Manfred: Cautious approach key to pace adjustments

Manfred: Cautious approach key to pace adjustments

PORT ST. LUCIE, Fla. -- Improving the pace without tampering too much with players' routines is one of the balancing acts Major League Baseball is evaluating in Spring Training.

Commissioner Rob Manfred, who met with the Mets organization on Monday, also spoke with the media about how to speed up the game without impacting it adversely.

"I said this to the players today," Manfred said. "The area where you have to be the most careful in this job is anything that affects the play of the game on the field. Making a mistake in that area is so visible that you have to proceed with caution."

The new Commissioner noted that was a piece of advice offered by Commissioner Emeritus Bud Selig.

One of the pace of play changes in effect this season is hitters must keep at least one foot in the box after every taken pitch.

It's an adjustment for a number of Miami hitters, who have traditionally stepped away, even a few steps. Ichiro Suzuki, for instance, tends to step out of the box by a foot or two after every pitch.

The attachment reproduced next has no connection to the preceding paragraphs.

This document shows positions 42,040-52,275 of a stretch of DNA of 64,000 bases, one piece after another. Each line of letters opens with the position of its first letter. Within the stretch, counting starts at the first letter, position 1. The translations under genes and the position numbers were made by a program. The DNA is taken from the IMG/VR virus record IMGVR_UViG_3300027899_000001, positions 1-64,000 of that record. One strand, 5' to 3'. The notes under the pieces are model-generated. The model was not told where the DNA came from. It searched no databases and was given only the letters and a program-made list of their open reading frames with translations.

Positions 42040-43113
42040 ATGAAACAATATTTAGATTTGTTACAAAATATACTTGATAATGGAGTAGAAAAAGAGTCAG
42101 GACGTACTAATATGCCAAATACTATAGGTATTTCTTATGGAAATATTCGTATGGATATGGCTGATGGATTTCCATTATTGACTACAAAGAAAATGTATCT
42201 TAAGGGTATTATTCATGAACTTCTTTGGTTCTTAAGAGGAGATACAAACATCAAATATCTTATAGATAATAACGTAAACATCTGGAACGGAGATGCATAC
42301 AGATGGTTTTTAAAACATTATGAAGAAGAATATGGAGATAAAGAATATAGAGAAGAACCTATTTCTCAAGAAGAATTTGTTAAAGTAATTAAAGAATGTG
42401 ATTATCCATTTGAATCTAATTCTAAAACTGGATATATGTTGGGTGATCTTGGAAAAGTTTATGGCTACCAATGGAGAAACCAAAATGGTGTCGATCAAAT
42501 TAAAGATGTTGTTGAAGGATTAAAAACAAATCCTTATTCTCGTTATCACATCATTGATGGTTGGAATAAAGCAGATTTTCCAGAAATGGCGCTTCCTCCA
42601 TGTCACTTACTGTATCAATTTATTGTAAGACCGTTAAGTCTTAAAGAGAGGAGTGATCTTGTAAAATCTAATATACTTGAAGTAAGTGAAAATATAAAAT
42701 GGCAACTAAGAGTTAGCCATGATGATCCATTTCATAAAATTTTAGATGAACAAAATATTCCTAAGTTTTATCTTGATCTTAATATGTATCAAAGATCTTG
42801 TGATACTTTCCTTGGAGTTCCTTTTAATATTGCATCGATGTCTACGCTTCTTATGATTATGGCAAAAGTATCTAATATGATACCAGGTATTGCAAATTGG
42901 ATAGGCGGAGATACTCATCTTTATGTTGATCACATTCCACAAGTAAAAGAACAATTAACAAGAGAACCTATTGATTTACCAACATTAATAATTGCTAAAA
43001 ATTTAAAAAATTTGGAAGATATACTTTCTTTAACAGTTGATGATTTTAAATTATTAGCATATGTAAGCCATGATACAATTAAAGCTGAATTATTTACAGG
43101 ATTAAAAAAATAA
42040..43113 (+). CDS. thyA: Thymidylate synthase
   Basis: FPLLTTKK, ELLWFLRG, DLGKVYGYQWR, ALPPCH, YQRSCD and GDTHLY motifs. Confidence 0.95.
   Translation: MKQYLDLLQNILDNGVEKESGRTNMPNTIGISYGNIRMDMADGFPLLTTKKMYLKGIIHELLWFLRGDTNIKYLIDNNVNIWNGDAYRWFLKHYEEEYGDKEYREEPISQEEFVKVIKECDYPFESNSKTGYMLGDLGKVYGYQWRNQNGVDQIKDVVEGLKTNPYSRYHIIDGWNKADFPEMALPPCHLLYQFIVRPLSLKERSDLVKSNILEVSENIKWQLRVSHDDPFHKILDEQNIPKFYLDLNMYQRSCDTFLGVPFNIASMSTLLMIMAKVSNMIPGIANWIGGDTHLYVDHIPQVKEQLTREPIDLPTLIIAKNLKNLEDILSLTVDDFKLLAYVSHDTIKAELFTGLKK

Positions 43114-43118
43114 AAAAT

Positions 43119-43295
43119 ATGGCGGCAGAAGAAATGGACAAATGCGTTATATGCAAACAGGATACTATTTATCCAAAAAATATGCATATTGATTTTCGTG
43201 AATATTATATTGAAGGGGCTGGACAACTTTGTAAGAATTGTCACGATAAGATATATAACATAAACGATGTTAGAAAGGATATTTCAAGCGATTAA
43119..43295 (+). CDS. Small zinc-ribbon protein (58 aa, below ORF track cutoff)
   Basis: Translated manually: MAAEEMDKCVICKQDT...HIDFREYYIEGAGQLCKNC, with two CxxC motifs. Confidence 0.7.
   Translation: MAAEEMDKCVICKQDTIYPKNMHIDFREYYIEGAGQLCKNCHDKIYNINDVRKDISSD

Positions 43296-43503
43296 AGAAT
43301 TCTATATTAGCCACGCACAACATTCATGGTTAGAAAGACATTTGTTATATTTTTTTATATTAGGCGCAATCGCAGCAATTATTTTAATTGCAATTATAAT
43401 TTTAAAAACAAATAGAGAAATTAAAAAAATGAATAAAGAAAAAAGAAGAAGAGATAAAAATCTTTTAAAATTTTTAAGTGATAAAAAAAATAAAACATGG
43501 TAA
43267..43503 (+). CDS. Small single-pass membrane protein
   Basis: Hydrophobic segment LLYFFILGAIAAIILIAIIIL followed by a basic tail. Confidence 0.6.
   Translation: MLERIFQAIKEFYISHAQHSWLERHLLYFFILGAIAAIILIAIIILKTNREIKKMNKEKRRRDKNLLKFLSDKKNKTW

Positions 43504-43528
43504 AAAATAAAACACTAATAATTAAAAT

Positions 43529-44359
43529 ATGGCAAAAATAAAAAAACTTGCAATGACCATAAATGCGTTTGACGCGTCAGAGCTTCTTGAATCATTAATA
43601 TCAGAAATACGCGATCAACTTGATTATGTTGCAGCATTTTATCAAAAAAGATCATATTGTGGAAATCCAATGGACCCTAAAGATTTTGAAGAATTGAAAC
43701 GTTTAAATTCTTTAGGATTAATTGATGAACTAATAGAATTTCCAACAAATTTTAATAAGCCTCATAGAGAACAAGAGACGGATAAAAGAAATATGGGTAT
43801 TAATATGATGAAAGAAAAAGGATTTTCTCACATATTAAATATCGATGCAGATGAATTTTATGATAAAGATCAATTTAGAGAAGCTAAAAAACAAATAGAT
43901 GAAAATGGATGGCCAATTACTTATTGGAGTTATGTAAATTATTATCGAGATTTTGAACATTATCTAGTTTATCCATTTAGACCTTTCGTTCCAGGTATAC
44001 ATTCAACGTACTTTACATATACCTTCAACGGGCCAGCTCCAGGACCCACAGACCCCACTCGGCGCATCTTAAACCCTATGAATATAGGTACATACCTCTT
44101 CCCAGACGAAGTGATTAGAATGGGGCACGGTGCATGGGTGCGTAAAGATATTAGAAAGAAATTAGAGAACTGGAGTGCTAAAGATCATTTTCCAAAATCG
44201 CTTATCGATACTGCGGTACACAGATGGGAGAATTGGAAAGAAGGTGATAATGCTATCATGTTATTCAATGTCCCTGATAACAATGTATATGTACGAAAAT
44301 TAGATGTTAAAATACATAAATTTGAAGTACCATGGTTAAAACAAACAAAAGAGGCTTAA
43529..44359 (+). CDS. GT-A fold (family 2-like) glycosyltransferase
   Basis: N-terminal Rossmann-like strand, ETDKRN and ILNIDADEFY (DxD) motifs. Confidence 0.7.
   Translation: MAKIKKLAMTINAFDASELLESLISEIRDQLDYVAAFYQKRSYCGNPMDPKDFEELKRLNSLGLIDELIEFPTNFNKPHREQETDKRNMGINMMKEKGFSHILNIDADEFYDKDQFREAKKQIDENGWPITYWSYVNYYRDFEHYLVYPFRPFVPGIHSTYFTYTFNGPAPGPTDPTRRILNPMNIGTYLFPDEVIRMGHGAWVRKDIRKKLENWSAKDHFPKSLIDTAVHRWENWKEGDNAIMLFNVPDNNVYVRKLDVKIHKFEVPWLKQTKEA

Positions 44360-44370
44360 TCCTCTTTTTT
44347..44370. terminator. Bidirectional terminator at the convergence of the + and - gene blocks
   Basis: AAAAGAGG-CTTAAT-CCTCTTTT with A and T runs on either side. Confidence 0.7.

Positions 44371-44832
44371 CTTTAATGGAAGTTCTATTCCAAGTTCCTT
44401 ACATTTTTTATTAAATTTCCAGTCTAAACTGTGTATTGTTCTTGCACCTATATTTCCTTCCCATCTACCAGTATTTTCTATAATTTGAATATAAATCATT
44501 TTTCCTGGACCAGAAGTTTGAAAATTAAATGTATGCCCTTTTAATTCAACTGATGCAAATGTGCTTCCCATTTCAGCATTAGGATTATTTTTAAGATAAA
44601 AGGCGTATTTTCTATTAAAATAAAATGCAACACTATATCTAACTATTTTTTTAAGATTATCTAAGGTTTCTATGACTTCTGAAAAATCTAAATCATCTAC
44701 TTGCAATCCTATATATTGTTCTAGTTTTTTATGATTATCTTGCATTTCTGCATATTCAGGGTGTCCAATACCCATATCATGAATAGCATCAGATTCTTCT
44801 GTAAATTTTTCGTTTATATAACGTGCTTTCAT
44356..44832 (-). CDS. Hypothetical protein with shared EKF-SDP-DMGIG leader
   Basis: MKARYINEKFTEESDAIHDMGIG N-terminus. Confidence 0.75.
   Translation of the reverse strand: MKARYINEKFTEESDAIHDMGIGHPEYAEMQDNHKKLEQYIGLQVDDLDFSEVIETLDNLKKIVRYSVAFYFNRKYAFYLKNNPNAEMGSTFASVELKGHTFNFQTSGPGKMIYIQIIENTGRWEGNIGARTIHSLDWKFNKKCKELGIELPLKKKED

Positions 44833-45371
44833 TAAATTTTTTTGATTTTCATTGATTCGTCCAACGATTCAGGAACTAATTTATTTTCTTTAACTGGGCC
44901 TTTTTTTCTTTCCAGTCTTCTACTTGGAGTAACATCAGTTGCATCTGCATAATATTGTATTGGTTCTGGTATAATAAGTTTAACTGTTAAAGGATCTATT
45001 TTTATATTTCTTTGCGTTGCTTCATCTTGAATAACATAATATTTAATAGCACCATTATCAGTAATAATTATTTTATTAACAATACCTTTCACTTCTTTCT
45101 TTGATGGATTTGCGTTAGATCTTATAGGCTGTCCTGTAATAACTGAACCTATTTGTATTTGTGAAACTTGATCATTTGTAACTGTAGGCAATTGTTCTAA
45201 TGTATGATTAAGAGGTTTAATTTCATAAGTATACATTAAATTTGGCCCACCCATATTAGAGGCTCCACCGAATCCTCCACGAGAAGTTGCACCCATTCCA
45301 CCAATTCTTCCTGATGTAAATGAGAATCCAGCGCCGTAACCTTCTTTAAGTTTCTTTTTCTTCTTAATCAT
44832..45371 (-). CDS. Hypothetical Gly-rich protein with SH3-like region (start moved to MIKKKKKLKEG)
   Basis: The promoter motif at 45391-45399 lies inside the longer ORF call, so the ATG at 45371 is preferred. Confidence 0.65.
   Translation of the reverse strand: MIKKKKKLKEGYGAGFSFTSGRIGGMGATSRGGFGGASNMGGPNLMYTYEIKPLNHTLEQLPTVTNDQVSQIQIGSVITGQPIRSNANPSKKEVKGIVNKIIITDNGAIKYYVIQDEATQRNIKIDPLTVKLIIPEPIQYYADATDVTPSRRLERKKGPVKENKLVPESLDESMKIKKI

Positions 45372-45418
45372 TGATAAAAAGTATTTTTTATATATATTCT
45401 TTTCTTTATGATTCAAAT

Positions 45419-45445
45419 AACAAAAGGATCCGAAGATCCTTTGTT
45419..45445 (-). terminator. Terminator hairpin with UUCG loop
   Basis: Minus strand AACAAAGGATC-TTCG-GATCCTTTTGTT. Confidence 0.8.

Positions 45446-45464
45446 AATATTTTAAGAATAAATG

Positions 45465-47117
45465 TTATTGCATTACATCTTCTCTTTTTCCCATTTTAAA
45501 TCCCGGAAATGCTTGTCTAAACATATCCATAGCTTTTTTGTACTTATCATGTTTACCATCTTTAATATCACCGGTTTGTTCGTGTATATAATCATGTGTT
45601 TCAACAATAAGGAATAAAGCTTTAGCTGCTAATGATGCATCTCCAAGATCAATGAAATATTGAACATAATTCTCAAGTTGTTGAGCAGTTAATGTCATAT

In Grapefruit League games, Ichiro has caught himself doing it, and immediately lunges a foot into the box.

Another concern is hitters may feel rushed and aren't establishing their routines.

"I thought the feedback on pace of the game was positive," Manfred said. "I think they understand what it is we're trying to accomplish and I think they appreciate the fact that we've taken a kind of measured approach to the problem to make sure that we don't unintentionally change the game in a way that may not be positive."

At a time in the game where pitching is starting to dominate, Manfred also said MLB is examining whether the league needs to take any measures to increase run scoring.

"We have thought hard about the trends on the offensive side of the game," Manfred said. "We know what the numbers look like. Where we really are on that project is we're trying to decide, do we have a trend that is going to be persistent in terms of less offense, or do we have a development where there's a little less offense and hitters are going to adjust and it's going to go back in the other direction. So we're not really at the remedy phase."

Joe Frisaro is a reporter for He writes a blog, called The Fish Pond. Follow him on Twitter @JoeFrisaro. This story was not subject to the approval of Major League Baseball or its clubs.